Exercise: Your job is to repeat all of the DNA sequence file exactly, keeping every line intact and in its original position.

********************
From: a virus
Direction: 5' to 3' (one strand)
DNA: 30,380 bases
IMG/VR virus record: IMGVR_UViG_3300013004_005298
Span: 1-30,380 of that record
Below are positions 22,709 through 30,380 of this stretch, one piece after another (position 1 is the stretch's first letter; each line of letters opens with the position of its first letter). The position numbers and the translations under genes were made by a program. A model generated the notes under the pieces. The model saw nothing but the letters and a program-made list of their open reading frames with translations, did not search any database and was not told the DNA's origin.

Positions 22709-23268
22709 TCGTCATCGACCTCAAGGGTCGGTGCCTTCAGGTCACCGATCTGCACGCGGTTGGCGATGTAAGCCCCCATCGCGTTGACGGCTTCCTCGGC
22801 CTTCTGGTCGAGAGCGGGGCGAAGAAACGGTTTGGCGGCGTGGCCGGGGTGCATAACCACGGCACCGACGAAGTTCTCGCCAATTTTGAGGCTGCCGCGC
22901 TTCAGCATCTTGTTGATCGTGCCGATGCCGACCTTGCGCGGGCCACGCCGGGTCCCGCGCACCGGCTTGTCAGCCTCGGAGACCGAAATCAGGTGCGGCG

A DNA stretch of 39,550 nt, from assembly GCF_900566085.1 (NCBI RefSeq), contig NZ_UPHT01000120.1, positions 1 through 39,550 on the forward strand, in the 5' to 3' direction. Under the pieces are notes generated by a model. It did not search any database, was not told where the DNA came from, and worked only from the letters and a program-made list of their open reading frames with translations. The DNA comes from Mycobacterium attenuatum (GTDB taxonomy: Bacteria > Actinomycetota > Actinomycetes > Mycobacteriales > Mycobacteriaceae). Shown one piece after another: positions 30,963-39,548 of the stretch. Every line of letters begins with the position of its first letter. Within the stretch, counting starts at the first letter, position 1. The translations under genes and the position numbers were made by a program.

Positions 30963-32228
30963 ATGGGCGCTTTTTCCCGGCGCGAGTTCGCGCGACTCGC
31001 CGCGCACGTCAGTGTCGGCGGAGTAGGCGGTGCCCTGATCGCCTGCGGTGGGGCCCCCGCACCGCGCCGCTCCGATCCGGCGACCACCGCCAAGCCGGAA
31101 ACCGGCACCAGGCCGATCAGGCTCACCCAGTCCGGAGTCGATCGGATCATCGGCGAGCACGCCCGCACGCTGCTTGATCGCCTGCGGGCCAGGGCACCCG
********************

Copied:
From: a virus
Direction: 5' to 3' (one strand)
DNA: 30,380 bases
IMG/VR virus record: IMGVR_UViG_3300013004_005298
Span: 1-30,380 of that record
Below are positions 22,709 through 30,380 of this stretch, one piece after another (position 1 is the stretch's first letter; each line of letters opens with the position of its first letter). The position numbers and the translations under genes were made by a program. A model generated the notes under the pieces. The model saw nothing but the letters and a program-made list of their open reading frames with translations, did not search any database and was not told the DNA's origin.

Positions 22709-23268
22709 TCGTCATCGACCTCAAGGGTCGGTGCCTTCAGGTCACCGATCTGCACGCGGTTGGCGATGTAAGCCCCCATCGCGTTGACGGCTTCCTCGGC
22801 CTTCTGGTCGAGAGCGGGGCGAAGAAACGGTTTGGCGGCGTGGCCGGGGTGCATAACCACGGCACCGACGAAGTTCTCGCCAATTTTGAGGCTGCCGCGC
22901 TTCAGCATCTTGTTGATCGTGCCGATGCCGACCTTGCGCGGGCCACGCCGGGTCCCGCGCACCGGCTTGTCAGCCTCGGAGACCGAAATCAGGTGCGGCG

A DNA stretch of 39,550 nt, from assembly GCF_900566085.1 (NCBI RefSeq), contig NZ_UPHT01000120.1, positions 1 through 39,550 on the forward strand, in the 5' to 3' direction. Under the pieces are notes generated by a model. It did not search any database, was not told where the DNA came from, and worked only from the letters and a program-made list of their open reading frames with translations. The DNA comes from Mycobacterium attenuatum (GTDB taxonomy: Bacteria > Actinomycetota > Actinomycetes > Mycobacteriales > Mycobacteriaceae). Shown one piece after another: positions 30,963-39,548 of the stretch. Every line of letters begins with the position of its first letter. Within the stretch, counting starts at the first letter, position 1. The translations under genes and the position numbers were made by a program.

Positions 30963-32228
30963 ATGGGCGCTTTTTCCCGGCGCGAGTTCGCGCGACTCGC
31001 CGCGCACGTCAGTGTCGGCGGAGTAGGCGGTGCCCTGATCGCCTGCGGTGGGGCCCCCGCACCGCGCCGCTCCGATCCGGCGACCACCGCCAAGCCGGAA
31101 ACCGGCACCAGGCCGATCAGGCTCACCCAGTCCGGAGTCGATCGGATCATCGGCGAGCACGCCCGCACGCTGCTTGATCGCCTGCGGGCCAGGGCACCCG